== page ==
Page 3879 - Week 11 - Tuesday, 19 September 2017

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contains more of an intoxicating substance than the other person would reasonably expect it to contain.

The fault element—or mens rea—of the offences must also be established. The fault element is that the person intends a person to be harmed by the consumption of the food or drink. This bill recognises that food and drink spiking comes in a range of forms with different substances, so the definition of intoxicating substance includes any substance that affects a person’s senses or understanding, and this includes alcohol. The mens rea for the offence—that is, the intention for a person to be harmed—provides an important safeguard. As the explanatory statement notes:

… the offences proposed in the bill are not intended to capture behaviour that is a normal part of Australian social life and is not intended to cause harm.

The definition of “harm” in the bill is:

… impairment of the senses or understanding that the person might reasonably be expected to object to in the circumstances.

The explanatory statement to the bill is clear that people providing extra alcohol in drinks provided to their friends is not covered by the new offences.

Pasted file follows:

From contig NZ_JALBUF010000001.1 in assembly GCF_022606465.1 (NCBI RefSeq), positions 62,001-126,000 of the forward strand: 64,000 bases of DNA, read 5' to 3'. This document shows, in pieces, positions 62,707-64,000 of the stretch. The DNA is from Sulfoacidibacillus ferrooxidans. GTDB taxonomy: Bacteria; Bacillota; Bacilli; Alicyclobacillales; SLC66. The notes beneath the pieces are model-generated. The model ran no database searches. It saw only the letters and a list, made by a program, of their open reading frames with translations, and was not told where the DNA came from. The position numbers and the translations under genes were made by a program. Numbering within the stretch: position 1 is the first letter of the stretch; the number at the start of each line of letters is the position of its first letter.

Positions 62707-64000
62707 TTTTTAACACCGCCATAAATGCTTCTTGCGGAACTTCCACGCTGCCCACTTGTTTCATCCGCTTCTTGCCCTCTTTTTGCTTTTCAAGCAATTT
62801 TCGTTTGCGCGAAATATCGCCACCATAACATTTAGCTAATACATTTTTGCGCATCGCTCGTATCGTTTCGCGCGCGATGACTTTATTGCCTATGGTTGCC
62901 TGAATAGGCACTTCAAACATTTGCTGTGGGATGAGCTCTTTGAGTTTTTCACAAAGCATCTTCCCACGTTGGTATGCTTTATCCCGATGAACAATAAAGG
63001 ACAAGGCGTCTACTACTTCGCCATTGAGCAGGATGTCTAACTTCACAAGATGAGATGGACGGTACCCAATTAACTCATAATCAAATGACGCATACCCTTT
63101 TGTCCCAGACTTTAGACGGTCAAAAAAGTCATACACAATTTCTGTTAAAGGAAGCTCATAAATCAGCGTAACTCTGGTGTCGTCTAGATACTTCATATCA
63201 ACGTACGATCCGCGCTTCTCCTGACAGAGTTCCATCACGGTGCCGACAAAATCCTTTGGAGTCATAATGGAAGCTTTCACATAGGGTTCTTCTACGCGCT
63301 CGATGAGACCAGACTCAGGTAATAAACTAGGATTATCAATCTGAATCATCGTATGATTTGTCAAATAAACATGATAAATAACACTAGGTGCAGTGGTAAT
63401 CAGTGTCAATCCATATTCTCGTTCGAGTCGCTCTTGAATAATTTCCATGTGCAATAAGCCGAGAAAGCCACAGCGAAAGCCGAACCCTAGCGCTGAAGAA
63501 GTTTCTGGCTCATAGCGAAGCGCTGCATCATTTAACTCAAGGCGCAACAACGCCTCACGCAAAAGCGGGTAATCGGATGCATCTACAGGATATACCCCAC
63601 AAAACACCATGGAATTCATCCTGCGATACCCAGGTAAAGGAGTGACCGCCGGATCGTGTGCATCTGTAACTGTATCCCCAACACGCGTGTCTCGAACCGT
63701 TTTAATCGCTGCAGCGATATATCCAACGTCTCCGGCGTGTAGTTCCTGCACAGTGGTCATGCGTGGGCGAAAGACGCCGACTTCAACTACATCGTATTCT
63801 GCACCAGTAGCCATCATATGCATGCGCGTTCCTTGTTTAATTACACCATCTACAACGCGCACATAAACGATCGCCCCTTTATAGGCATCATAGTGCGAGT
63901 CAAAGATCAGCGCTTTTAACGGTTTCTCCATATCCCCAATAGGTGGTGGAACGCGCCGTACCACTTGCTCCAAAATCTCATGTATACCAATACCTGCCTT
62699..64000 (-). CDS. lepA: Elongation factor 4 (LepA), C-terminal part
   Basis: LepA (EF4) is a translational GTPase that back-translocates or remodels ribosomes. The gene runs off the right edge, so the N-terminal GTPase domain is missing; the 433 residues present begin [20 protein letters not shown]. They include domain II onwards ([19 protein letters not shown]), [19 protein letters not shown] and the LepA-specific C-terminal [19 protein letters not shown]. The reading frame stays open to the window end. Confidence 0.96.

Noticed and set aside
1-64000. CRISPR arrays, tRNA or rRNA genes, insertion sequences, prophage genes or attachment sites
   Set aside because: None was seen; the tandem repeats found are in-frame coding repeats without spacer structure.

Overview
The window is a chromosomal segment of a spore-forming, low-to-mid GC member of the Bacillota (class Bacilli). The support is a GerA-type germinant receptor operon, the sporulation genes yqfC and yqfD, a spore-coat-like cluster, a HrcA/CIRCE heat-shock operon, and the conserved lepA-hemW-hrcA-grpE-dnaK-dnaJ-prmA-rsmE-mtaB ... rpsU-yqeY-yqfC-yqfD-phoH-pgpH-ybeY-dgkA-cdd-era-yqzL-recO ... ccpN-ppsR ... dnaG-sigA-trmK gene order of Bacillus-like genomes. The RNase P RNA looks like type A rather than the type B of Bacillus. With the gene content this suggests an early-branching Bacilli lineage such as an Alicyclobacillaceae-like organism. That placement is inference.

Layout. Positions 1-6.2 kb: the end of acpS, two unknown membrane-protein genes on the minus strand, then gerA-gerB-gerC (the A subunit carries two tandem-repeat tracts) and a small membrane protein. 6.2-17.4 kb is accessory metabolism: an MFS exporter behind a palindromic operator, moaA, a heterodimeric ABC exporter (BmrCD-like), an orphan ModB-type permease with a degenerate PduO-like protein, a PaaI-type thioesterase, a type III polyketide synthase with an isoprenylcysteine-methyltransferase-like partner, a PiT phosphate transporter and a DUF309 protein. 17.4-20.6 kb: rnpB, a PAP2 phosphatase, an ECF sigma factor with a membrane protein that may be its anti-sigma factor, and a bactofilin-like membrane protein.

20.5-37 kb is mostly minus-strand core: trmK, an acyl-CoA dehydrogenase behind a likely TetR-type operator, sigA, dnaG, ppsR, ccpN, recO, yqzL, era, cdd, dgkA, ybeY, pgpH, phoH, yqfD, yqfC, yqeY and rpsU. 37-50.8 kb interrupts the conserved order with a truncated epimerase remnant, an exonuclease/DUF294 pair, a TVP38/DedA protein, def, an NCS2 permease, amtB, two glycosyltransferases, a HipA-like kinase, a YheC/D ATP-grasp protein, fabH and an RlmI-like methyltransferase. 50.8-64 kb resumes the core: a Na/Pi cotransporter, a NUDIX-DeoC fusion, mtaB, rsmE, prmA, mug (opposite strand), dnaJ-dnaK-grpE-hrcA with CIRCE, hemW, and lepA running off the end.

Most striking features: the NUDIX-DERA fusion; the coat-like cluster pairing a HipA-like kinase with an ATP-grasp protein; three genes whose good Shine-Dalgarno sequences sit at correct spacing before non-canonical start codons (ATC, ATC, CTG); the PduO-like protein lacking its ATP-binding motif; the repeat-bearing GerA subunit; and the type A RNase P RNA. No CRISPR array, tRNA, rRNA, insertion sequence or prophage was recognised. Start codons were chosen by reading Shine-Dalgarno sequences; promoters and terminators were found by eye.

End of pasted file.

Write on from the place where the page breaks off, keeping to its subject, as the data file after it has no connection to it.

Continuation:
I think this is important to point out—and to clarify for anyone that is not aware of how legislation is interpreted in the ACT to now do so. For that we rely on chapter 14 of the Legislation Act 2001, which provides under section 142 that in working out the meaning of an act the explanatory statement for the bill may be considered. So I think the intention in the bill is clear, but I also think the intention in the explanatory statement for the bill is clear in the type of behaviour that is being targeted. That intention can certainly be considered in terms of the non-legislative material when looking at the intention of the bill. It is behaviours that the person might reasonably be expected to object to; so intention to harm is based on the reasonable standard, not a subjective standard, an important protection in the bill.

There is also an important defence provided for in the bill for people practising a health profession, although the bill places the onus on them to prove the intoxicating substance was given to another person in the course of practising a health profession.

I mentioned that the gap this bill addresses is the absence in our criminal law of a lower level offence of drink spiking or food spiking, as other offences under ACT laws target higher levels of culpability, which also attract higher levels of imprisonment up to 15 years. This bill provides that offenders can be sentenced to a lower level of imprisonment of five years, which is consistent with a lower level of culpability, and financial penalties may apply.

This bill provides for a maximum penalty of 500 penalty units associated with the offences. At the time of speaking, under section 133 of the Legislation Act 2001, the monetary value of a penalty unit is $150 for individuals, and this means that those charged with drink or food spiking in the ACT under these new offences may be liable to pay up to $75,000 in penalties.

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